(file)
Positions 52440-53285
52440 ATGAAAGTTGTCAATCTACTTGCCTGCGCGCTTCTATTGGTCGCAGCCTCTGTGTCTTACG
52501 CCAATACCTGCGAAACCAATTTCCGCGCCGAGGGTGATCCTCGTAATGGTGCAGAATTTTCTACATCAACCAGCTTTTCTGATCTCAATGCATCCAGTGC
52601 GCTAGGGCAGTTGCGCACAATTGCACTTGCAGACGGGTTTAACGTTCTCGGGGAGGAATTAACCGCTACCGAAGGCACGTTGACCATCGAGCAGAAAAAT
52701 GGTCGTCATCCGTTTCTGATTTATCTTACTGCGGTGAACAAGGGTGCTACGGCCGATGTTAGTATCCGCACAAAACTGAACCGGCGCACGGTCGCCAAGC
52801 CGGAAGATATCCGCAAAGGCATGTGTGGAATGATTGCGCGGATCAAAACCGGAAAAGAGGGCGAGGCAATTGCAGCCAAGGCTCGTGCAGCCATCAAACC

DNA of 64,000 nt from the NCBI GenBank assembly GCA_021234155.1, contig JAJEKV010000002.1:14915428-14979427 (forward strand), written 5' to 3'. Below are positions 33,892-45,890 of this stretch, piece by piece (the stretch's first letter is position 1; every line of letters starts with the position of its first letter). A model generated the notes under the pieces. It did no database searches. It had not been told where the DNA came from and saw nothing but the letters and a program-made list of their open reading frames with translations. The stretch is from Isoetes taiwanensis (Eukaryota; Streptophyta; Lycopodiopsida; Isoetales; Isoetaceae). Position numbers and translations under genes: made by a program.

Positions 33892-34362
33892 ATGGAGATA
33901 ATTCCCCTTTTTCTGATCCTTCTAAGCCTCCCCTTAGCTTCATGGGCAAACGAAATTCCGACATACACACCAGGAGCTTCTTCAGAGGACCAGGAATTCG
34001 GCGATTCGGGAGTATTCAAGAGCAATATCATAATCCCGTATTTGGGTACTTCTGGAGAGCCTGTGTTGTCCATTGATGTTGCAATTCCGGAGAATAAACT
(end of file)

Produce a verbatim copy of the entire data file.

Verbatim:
Positions 52440-53285
52440 ATGAAAGTTGTCAATCTACTTGCCTGCGCGCTTCTATTGGTCGCAGCCTCTGTGTCTTACG
52501 CCAATACCTGCGAAACCAATTTCCGCGCCGAGGGTGATCCTCGTAATGGTGCAGAATTTTCTACATCAACCAGCTTTTCTGATCTCAATGCATCCAGTGC
52601 GCTAGGGCAGTTGCGCACAATTGCACTTGCAGACGGGTTTAACGTTCTCGGGGAGGAATTAACCGCTACCGAAGGCACGTTGACCATCGAGCAGAAAAAT
52701 GGTCGTCATCCGTTTCTGATTTATCTTACTGCGGTGAACAAGGGTGCTACGGCCGATGTTAGTATCCGCACAAAACTGAACCGGCGCACGGTCGCCAAGC
52801 CGGAAGATATCCGCAAAGGCATGTGTGGAATGATTGCGCGGATCAAAACCGGAAAAGAGGGCGAGGCAATTGCAGCCAAGGCTCGTGCAGCCATCAAACC

DNA of 64,000 nt from the NCBI GenBank assembly GCA_021234155.1, contig JAJEKV010000002.1:14915428-14979427 (forward strand), written 5' to 3'. Below are positions 33,892-45,890 of this stretch, piece by piece (the stretch's first letter is position 1; every line of letters starts with the position of its first letter). A model generated the notes under the pieces. It did no database searches. It had not been told where the DNA came from and saw nothing but the letters and a program-made list of their open reading frames with translations. The stretch is from Isoetes taiwanensis (Eukaryota; Streptophyta; Lycopodiopsida; Isoetales; Isoetaceae). Position numbers and translations under genes: made by a program.

Positions 33892-34362
33892 ATGGAGATA
33901 ATTCCCCTTTTTCTGATCCTTCTAAGCCTCCCCTTAGCTTCATGGGCAAACGAAATTCCGACATACACACCAGGAGCTTCTTCAGAGGACCAGGAATTCG
34001 GCGATTCGGGAGTATTCAAGAGCAATATCATAATCCCGTATTTGGGTACTTCTGGAGAGCCTGTGTTGTCCATTGATGTTGCAATTCCGGAGAATAAACT